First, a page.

In 'A Man in Full,' Jeff Daniels plays a real estate mogul whose life crumbles. Sound familiar?

In 1998, Tom Wolfe published “A Man in Full,” a novel about (among other things) Charlie Croker, an Atlanta real estate developer whose business and world fall apart, and Conrad Hensley, a worker at one of Croker’s subsidiary businesses whose world also falls apart when he’s laid off.

Now David E. Kelley has written a television miniseries, premiering Thursday on Netflix, with similar characters in similar situations in the same setting, but so much is different, lost or added that adaptation hardly seems the right word. “David E. Kelley’s Tom Wolfe’s ‘A Man in Full’” might be closer to the mark.

Jeff Daniels stars as Charlie, a former college football star and celebrated businessman, whom we meet at his 60th birthday party being serenaded by Shania Twain. He has a young wife, Serena (Sarah Jones), an ex-wife Martha (Diane Lane), and a teenage son, Wally (Evan Roe), who has been suspended from school for expressing nonconformist thoughts.

He has private planes, a big house in leafy Buckhead, a country place called Turpmtine [sic] where he shoots quail and studs horses, and a skyscraper that ostentatiously bears his name, Croker Concourse. He also has debt amounting to more than a billion dollars and a bank that wants its money, stat. Oh, and a bad knee. Though the details are different, and Wolfe evidently had Atlanta figures in mind as models, one’s thoughts float easily toward Donald Trump, given the profession, the tower and the debt. And the narcissism, of course.

Charlie’s appointed persecutors are Raymond Peepgrass (Tom Pelphrey), a weedy midlevel bank officer who was involved in writing his loans and now is gleefully assisting in his downfall, and Harry Zale (Bill Camp), who specializes in working over big-shot deadbeats. Raymond, in his Dean Cain Clark Kent Collection glasses, and Harry, doing push-ups on his office floor, are caricatures of weakness and aggression.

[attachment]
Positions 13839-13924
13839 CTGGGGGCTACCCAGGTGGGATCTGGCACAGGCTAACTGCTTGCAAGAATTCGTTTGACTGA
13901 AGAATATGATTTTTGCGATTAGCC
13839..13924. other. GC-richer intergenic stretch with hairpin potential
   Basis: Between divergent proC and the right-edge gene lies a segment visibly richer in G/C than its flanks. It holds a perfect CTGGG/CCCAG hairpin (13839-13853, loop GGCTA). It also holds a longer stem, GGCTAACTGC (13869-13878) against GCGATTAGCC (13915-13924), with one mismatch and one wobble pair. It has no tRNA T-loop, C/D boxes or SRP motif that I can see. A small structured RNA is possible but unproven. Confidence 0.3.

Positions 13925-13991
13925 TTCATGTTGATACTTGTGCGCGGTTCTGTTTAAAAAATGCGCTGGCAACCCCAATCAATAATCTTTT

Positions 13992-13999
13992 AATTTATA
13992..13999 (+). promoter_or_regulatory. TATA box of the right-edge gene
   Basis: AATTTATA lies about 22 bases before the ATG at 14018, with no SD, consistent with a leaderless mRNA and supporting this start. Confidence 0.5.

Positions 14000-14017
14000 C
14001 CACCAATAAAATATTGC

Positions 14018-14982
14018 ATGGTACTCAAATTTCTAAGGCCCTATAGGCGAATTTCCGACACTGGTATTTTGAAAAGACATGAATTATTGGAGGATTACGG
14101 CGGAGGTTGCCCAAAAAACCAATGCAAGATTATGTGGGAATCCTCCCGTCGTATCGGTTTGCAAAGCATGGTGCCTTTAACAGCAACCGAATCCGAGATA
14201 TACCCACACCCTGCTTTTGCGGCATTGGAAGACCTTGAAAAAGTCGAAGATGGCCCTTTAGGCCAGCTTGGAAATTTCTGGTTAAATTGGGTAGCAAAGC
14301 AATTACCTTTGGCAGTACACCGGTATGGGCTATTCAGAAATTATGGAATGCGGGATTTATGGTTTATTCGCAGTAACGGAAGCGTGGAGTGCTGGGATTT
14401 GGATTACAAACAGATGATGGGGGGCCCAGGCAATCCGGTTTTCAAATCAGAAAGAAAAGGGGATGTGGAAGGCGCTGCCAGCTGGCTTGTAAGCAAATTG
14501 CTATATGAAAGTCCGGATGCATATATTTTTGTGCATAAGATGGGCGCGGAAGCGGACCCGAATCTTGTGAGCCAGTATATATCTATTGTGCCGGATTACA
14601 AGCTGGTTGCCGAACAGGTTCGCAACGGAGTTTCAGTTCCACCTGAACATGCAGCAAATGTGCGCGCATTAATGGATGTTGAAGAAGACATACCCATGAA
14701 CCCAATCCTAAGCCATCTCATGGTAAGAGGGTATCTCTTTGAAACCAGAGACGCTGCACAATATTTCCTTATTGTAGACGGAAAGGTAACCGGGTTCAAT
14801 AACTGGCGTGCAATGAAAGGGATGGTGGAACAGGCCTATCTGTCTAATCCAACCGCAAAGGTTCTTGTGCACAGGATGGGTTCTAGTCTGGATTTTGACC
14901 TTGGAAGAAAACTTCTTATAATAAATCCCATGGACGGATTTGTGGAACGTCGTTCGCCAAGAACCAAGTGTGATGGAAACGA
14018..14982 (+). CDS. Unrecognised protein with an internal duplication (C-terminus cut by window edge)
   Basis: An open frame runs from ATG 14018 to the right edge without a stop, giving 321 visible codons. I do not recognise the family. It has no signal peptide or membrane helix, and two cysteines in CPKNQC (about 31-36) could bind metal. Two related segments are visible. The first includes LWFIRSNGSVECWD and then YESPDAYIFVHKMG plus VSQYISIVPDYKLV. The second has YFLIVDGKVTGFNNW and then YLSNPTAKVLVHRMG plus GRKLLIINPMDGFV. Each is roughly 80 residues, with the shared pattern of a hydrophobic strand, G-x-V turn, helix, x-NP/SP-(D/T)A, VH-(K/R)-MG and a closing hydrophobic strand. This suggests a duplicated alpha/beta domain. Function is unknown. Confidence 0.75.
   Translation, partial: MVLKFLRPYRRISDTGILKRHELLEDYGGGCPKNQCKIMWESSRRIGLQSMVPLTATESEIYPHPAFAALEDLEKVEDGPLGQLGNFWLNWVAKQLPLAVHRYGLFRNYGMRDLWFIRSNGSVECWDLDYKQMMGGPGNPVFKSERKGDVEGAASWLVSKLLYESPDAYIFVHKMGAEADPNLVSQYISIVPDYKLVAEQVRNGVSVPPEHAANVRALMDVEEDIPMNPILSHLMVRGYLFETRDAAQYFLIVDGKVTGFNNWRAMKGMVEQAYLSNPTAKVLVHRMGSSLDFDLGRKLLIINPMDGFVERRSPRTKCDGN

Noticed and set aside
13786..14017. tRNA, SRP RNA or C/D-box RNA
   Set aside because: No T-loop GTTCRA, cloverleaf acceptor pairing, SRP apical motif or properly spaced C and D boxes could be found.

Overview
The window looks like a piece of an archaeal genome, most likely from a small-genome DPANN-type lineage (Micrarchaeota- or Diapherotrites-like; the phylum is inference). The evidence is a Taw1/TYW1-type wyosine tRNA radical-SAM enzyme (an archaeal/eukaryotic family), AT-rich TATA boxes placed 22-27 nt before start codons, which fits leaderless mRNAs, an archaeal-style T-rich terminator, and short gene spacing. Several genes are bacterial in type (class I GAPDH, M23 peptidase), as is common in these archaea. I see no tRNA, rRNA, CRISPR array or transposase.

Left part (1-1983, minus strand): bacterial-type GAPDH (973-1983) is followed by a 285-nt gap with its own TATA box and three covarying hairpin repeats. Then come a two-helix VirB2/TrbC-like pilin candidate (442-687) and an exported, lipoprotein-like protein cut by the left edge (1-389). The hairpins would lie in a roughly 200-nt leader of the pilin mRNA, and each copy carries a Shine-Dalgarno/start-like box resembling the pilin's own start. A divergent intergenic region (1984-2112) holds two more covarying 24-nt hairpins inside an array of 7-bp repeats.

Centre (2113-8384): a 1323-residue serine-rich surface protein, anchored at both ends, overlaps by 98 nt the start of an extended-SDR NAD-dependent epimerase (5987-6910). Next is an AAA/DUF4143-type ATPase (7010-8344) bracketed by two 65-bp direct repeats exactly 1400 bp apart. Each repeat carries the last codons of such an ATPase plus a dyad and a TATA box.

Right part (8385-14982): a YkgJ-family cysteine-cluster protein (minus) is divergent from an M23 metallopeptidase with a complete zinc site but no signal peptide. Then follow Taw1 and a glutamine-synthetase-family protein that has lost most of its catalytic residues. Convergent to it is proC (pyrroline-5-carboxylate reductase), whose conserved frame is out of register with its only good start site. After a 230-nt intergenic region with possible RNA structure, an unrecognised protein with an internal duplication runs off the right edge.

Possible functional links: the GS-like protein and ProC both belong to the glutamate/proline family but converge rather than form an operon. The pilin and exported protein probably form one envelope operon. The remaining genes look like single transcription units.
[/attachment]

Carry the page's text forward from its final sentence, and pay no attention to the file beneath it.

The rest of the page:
Down among the little people, we find Conrad (Jon Michael Hill) driving a forklift in a Croker warehouse. Attempting to keep his car from being towed, he tussles with a policeman, and winds up in jail awaiting trial, surrounded by dangerous characters. In Kelley’s rejiggered flow chart, Conrad’s wife, Jill (Chanté Adams), has become Charlie’s executive secretary. Conrad and Jill, who are white in the book — and living in California — are Black in the series, which gives their storyline, heavily altered in other respects, a different sociopolitical flavor. (Charlie has his faults — indeed, he’s almost nothing but faults — but racism is not among them.) They are, unlike most of the people here, morally straight and pure of heart.

Meanwhile! Atlanta mayor Wes Jordan (William Jackson Harper) has called upon his old friend Roger White (Aml Ameen), whom Kelley also has working for Charlie as a general counsel, to help in a scheme to ensure his reelection — a scheme that requires the participation of Charlie, whose woes are not yet public and whom Atlanta reveres as a football hero.

Performative manliness, which is to say sexual insecurity, is practically the theme of the series, expressed in petty power plays and phrases unrepeatable here except by tortuous euphemism, when one man describes what he’s going to do to another man by way of humiliating him. (Dudes are such children.) Conversely Kelley has given the women — including Lucy Liu as Martha’s friend Joyce, Jerrika Hinton as Roger’s wife, Henrietta, and Eline Powell as Sirja, who has a paternity suit against Raymond — more dimension and agency than Wolfe thought to. And they’re mostly decent.

If we take the position that character is as important, or more important, than plot, “A Man in Full” succeeds at least in that it gives Daniels a role to make a meal of. He brings Wolfe’s Charlie to bigger-than-life life, and manages even to evoke a viewer’s sympathetic interest, between conscientiously undermining it. But apart from Charlie, through whom each story thread passes, most other characters don’t have enough, or good enough material to seem quite real, and many are just unpleasant. An unlikable character without an inner life is merely unlikable — and uninteresting.

Does a dramatic adaptation of a literary work need to stick strictly to the source? Not really, if the new version is successful in its own right, on a par with the original in ambition or energy or tone, or is so weird as to make comparisons moot. And for what it’s worth, Kelley has completely rewritten the ending.

Wolfe’s book is big and long and packed with characters and conversation; there’s an earthquake, and a prison escape, which are not on the menu here. (Streamlining is unavoidable, and earthquakes are expensive to stage.) “A Man in Full” comes off as smaller and shallower and more obvious than the novel, and on its own feels like not the best episode of one of Kelley’s old soap-operatic lawyer shows. As television, it’s very much like … television. Which, depending what you’re after, might be enough.

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